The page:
Enrico Franconi's Course on Description Logics The material includes slides for 6 modules ( 320 slides): A review of Computational Logics, Structural Description Logics, Propositional Description Logics, Description Logics and Knowledge Bases, Description Logics and Logics, Description Logics and Databases. A web pointer to an online modified version of CRACK, allowing for tracing satisfiability proofs with tableaux, is provided. Pointers to relevant online literature are provided, too. Enrico Franconi's Course on Description Logics The material includes slides for 6 modules ( 320 slides): A review of Computational Logics, Structural Description Logics, Propositional Description Logics, Description Logics and Knowledge Bases, Description Logics and Logics, Description Logics and Databases. A web pointer to an online modified version of CRACK, allowing for tracing satisfiability proofs with tableaux, is provided.
Two essential tasks in managing description logic knowledge bases are eliminating problematic axioms and incorporating newly formed ones. Standard description logic semantics yields an infinite number of models for DL-Lite knowledge bases, thus it is difficult to develop algorithms for contraction and revision that involve DL models. It is more succinct and importantly, with a finite signature, the semantics always yields a finite number of models. We then define model-based contraction and revision functions for DL-Lite knowledge bases under type semantics and provide representation theorems for them.
Fuzzy Description Logics (DLs) are used to represent and reason about vague and imprecise knowledge that is inherent to many application domains. It was recently shown that the complexity of reasoning in finitely valued fuzzy DLs is often not higher than that of the underlying classical DL. We show that this does not hold for fuzzy extensions of the light-weight DL EL, which is used in many biomedical ontologies, under the Lukasiewicz semantics. The complexity of reasoning increases from PTime to ExpTime, even if only one additional truth value is introduced. The same lower bound holds also for infinitely valued Lukasiewicz extensions of EL.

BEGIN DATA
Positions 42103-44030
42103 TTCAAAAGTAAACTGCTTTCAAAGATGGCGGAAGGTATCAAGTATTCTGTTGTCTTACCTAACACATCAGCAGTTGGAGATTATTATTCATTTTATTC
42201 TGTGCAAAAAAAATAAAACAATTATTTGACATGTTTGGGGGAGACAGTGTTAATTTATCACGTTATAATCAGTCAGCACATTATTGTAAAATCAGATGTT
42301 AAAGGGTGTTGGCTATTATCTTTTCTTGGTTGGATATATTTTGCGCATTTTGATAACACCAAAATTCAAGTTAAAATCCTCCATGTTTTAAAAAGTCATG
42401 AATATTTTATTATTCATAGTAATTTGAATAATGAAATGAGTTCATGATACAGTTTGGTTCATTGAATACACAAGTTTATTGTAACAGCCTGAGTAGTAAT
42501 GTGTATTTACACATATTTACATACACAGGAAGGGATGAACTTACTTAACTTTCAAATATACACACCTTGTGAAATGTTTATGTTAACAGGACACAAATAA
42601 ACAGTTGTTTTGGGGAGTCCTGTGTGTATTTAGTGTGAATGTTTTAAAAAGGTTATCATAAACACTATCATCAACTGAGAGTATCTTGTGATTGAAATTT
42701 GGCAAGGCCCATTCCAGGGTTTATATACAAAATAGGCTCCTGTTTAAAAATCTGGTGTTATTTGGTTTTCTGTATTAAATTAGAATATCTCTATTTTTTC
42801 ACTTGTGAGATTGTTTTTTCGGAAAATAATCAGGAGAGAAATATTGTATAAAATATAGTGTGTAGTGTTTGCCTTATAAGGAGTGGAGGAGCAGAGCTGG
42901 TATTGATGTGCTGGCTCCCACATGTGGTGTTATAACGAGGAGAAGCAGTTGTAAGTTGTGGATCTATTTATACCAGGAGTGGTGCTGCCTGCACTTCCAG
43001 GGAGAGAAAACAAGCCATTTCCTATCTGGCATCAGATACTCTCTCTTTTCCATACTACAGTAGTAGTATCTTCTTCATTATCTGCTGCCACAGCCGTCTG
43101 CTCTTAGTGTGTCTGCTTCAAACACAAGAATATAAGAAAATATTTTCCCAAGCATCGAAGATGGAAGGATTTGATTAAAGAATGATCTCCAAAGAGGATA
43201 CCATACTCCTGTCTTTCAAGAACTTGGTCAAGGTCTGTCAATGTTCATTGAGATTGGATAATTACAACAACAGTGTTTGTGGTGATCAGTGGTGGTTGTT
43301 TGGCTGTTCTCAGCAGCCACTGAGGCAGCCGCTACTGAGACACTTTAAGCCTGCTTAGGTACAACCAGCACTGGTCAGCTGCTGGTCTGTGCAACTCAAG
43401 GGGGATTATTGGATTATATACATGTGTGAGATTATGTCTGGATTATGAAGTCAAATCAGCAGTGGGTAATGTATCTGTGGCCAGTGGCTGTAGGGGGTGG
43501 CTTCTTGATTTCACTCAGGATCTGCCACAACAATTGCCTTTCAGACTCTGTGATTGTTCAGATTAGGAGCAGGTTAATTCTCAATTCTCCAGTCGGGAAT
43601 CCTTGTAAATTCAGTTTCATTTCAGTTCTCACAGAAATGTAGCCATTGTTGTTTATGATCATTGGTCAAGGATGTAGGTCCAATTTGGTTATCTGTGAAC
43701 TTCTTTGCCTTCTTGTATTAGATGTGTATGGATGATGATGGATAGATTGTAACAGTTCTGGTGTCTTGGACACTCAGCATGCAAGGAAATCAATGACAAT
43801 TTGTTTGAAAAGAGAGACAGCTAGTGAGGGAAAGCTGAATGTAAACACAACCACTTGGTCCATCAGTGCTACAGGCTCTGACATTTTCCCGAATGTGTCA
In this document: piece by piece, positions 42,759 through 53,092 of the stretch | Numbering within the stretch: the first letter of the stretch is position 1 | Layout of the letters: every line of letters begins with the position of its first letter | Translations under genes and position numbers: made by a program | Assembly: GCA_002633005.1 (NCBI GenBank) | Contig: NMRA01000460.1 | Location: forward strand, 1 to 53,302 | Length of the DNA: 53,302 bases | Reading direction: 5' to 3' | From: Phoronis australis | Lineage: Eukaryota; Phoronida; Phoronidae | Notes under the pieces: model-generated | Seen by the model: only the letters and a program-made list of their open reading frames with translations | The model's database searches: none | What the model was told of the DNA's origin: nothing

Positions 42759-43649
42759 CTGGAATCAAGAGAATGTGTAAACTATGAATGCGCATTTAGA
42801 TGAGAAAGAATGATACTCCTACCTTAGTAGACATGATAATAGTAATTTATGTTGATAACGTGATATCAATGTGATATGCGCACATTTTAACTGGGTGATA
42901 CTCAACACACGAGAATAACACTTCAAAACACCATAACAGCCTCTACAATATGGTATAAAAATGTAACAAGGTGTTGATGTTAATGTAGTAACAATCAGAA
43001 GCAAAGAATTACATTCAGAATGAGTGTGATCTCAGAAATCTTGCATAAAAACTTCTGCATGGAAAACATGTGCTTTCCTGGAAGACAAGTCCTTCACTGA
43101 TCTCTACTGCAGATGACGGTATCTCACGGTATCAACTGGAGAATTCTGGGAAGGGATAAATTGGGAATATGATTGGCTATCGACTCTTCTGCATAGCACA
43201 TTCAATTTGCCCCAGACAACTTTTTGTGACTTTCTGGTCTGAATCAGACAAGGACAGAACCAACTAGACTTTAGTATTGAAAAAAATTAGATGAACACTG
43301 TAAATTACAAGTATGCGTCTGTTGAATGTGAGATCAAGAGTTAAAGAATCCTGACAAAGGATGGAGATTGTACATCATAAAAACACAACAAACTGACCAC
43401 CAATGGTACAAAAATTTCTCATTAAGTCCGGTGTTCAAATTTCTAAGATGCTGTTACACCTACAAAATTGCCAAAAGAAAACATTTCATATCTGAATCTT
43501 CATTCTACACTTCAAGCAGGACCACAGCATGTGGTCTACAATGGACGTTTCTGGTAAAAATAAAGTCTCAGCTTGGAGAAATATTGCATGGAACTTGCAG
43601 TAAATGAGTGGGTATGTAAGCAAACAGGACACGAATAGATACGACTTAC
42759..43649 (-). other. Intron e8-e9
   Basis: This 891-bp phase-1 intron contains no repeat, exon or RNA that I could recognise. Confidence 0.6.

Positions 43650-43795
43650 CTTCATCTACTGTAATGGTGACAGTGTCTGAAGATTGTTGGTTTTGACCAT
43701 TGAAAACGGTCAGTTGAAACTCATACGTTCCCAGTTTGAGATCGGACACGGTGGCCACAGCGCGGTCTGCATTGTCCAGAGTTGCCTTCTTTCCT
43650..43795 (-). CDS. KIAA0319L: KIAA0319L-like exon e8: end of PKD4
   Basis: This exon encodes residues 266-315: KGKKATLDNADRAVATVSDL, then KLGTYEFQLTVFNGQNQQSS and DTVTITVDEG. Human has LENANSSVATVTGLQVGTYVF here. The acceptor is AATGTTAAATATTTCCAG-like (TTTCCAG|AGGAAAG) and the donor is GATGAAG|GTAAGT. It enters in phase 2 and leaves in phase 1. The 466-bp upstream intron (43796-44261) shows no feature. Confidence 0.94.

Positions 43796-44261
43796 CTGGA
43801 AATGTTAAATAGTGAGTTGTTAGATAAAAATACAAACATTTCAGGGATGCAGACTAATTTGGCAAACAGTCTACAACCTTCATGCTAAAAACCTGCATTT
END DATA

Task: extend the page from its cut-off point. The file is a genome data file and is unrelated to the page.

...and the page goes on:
Calvanese, Diego (Free University of Bozen-Bolzano) | Giacomo, Giuseppe De (Sapienza University of Rome) | Montali, Marco (Free University of Bozen-Bolzano) | Patrizi, Fabio (Free University of Bozen-Bolzano)
In this paper, we overview the recently introduced general framework of Description Logic Based Dynamic Systems, which leverages Levesque's functional approach to model systems that evolve the extensional part of a description logic knowledge base by means of actions. This framework is parametric w.r.t. the adopted description logic and the progression mechanism. In this setting, we discuss verification and adversarial synthesis for specifications expressed in a variant of first-order mu-calculus, with a controlled form of quantification across successive states, and present key decidability results under the natural assumption of state-boundedness.
Botoeva, Elena (Free University of Bozen-Bolzano) | Kontchakov, Roman (Birkbeck, University of London) | Ryzhikov, Vladislav (Free University of Bozen-Bolzano) | Wolter, Frank (University of Liverpool) | Zakharyaschev, Michael (Birkbeck, University of London)
Deciding inseparability of description logic knowledge bases (KBs) with respect to conjunctive queries is fundamental for many KB engineering and maintenance tasks including versioning, module extraction, knowledge exchange and forgetting. We study the combined and data complexity of this inseparability problem for fragments of Horn-ALCHI, including the description logics underpinning OWL 2 QL and OWL 2 EL.